“My wife Barbara and I share blood memory through generations of our people. The Creator gives me dreams. In one dream, the Creator showed me the woman I would share my life with and, seven years later, we met and married. We now have seven children and 14 grandchildren. Often in life, though, we lose our way. For more than a decade now, I have counseled men and women suffering the residual effects of the nation’s infamous Indian boarding school system. My father, Warren Frank Petoskey, was one of the children forced into those schools. So was my grandfather, Cornelius Joseph Petoskey. The Creator directed me to write this book out of love and honor for humanity, but especially for my Red Brothers and Sisters, and most especially for the generation that is coming. This coming generation whose members, I worry, feel no responsibility for the words of their great-grandfathers and great-grandmothers.
I have also written this book to validate our experience as Native Indigenous People. For too long, we have remained silent and have internalized our feelings. I welcome all people to come and share this journey with me. We all come from a spiritual origin and we are on our way to a spiritual destination. I am walking the Red Road. It is a good path to travel.” – Warren Petoskey
Review by Terry M. Wildman
“I first met Warren Petoskey a few years ago at an event in Indian River, Michigan. His contribution to the circle of Natives and Non-natives gathered there was a gift to all. He is a storyteller and poet, and carries a prophetic word for those who have ears to hear. Without bitterness but with a cutting edge clarity he tells the story of not only his family but of Native Americans across this continent as they struggle to come to grips with a forgotten past.
“Warren reminds us of things that should never be forgotten and offers a spiritual answer that can bring healing to the Native and understanding to the Non-native. Books like this are rare and priceless–don’t miss it!”
Terry M. Wildman
Author of Sign Language: A Look at the Historic and Prophetic Landscape of America
Review by Patricia Chargot
“IN MY 75 YEARS, I have read countless autobiographies and spiritual works. Warren Petoskey’s uplifting memoir ranks among the best. Dancing My Dream is written simply, flowingly and lovingly by a man of immense dignity and hard-won spirituality. It meshes the Native American with the Christian. It is for believers and nonbelievers, for those of any religion or none. It is a basic Book of Existence; reading it is like ingesting the food of life,” wrote Javan Kienzle, the talented spiritual biographer who wrote about the life of her Catholic-priest-turned-mystery-author husband in Judged by Love: A Biography of William X Kienzle.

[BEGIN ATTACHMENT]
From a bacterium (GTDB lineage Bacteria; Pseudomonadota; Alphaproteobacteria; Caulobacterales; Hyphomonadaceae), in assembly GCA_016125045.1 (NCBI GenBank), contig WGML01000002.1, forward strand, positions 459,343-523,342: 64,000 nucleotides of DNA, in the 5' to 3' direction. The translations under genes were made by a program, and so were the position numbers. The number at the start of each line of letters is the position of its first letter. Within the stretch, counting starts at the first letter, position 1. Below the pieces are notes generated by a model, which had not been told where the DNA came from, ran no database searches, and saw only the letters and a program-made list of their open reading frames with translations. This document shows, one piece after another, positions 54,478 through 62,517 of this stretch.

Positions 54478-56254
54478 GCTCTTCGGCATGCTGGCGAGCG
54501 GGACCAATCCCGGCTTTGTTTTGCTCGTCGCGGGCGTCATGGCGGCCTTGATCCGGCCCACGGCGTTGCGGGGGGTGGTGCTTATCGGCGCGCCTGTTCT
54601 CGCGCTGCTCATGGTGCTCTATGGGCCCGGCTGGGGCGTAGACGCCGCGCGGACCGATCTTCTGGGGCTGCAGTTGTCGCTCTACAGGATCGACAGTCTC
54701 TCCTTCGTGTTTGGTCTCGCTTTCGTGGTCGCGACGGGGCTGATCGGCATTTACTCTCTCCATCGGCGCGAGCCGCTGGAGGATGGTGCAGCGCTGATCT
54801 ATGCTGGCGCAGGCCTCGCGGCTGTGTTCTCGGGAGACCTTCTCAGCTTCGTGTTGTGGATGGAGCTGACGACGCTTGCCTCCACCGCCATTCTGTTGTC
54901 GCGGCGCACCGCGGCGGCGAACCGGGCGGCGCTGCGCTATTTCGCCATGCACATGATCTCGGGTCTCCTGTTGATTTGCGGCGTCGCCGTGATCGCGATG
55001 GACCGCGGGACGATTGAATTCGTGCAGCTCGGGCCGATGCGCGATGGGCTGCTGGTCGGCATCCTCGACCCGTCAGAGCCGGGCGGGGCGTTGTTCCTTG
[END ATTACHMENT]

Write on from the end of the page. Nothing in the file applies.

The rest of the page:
Some readers have fallen in love with Warren’s poetry, including Morning Song of an Odawa and Peace Is, both of which are included in this autobiography. Others love his evocative description of the American Indian relationship to the landscape of the Great Lakes, where even the great rocks along the shore are recognized as loving grandparents.
Many readers have thanked Warren for his honesty about the long-running tragedy of Indian boarding schools. This is a story that is all too familiar to Indians across the United States and Canada. The story, however, is unfamiliar to white America. It is a story that needs to be told and Warren includes several chapters about how these policies scarred his own family. Through several generations of Indian families, U.S. policy forced young children to leave their families and live in boarding schools where they were punished until they gave up Indian ways.
From his lyric poetry that will awaken your connection to the natural world, to his authentic window into Indian culture—to the honesty of Warren’s account of overcoming historic trauma—this book will move you and transform your vision of what America means. In the end, you may find yourself purchasing several copies to read and discuss with friends.
“Warren’s inner peace is palpable and rubs off, like the Dalai Lama’s. He may not be as well known and doesn’t claim to be a shaman, but I personally have no doubt that he possesses the gift of healing. He struggled to heal his own spirit over many years, and is now able to help heal the spirits of others.”
Journalist and author of Balto: the Untold Story of Alaska’s Famous Iditarod Sled Dog